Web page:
The Innovation Cycle

img_20170124_204454_767Innovation is hard work and its application can be difficult if one lacks a blueprint. Daily, leaders grapple with constant change and the question persists: what does it take to be innovative? This question led me to develop a simple framework to help entrepreneurs and business leaders understand how innovation works. I call it: the innovation cycle. There are four stages to it and they are:

Questions: Innovation starts here. If no one is asking questions, nothing gets better. Hence, questions are the root of innovation. It’s usually not a big idea or budget, but a simple question. “What if?” “Why is it?” “How about?” “Why?” The innovation hype makes people skip this vital step of deep questioning. Often, people are busy looking for the ‘big’ idea. Well, innovation is in the small questions.

Vulnerability: Generally, we are uncomfortable with inquiry because questions make us vulnerable. It forces us to think deeply – especially about our blind spots. When vulnerable, we feel out of control, look or feel stupid and our egos could be bruised or crushed. This is where innovation is fought and often killed.

People know that, most times, change is good. They understand the benefits of innovation. But usually, they can’t stand the discomfort of vulnerability that comes with the innovation process. Questions will reveal weaknesses and people don’t like it.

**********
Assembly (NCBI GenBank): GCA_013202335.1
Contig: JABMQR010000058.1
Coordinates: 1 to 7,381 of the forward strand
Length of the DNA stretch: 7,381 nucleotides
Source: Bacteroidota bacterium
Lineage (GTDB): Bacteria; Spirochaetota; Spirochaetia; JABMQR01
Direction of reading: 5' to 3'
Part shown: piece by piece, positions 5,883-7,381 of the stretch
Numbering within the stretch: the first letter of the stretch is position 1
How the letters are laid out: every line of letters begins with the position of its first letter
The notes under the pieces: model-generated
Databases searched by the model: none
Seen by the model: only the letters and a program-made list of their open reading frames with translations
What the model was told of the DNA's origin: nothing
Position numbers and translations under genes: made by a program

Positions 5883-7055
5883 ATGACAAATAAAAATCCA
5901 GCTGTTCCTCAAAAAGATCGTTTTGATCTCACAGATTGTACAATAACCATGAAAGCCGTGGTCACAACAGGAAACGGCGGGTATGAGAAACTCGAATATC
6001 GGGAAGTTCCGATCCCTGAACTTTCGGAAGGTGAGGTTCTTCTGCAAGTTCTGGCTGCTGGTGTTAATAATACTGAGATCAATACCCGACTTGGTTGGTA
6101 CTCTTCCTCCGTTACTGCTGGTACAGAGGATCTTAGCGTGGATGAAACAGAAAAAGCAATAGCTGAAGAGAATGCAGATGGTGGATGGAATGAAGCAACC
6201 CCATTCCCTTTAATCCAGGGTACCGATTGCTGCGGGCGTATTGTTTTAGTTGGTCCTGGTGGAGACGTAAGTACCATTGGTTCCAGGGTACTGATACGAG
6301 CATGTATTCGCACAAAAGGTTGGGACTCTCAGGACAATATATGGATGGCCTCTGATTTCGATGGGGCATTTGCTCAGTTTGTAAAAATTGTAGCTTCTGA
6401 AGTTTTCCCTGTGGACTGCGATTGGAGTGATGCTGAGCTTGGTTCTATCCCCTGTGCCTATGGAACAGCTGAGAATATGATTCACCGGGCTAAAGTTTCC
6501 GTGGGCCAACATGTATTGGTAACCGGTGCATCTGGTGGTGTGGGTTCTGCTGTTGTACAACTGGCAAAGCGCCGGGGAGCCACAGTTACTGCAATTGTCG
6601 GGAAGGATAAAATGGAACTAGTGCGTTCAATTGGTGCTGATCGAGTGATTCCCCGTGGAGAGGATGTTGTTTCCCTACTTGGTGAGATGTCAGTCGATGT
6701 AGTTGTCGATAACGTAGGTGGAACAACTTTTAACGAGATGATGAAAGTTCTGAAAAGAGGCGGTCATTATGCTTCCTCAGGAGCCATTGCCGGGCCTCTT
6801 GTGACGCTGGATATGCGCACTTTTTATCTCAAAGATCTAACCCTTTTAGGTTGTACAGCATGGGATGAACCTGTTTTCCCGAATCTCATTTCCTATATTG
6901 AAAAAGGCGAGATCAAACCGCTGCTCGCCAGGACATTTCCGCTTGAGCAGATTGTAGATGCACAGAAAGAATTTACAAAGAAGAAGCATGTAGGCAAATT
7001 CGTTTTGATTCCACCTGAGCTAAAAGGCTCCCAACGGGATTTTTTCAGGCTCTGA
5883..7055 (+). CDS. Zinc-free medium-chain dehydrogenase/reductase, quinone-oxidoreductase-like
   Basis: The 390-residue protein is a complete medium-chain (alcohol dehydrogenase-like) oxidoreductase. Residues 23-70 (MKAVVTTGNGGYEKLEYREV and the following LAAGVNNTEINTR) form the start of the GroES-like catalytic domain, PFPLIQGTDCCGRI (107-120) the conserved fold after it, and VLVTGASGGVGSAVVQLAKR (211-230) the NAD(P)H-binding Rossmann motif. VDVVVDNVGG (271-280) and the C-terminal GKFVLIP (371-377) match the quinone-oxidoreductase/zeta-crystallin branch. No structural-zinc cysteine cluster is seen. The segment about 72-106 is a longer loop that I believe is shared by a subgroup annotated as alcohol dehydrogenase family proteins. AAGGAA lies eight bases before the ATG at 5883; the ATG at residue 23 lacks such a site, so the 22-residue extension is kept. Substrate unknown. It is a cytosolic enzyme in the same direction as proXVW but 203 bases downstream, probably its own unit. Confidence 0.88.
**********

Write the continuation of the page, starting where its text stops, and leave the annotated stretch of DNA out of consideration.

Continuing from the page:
That’s why you may be perceived by your boss as having an ‘attitude’ when you start questioning their business decisions. This is the emotional aspect of innovation which should be taken seriously. It is one reason a perfectly good idea is fought or crushed and we wonder why. Perhaps, someone feels challenged by vulnerability.

Learning: If you’re lucky to arrive here, innovation is likely. At this stage, you’ve survived being vulnerable and you’re ready to unlearn and relearn. If a business leader is able to fight through vulnerability and its associated emotions, suddenly the mind opens up to a new world of possibilities.

This means you no longer view questions as a personal attack. You admit that you don’t know and you’re willing to know. Your ideas are challenged and put to the test and you’re fine with it because you know you’ll grow.

Change: Innovation hasn’t occurred if nothing changes. The process is supposed to produce a different, better way of doing things, no matter how small. Change is the proof of innovation – a sign that you’re learning and growing.

Now, repeat.

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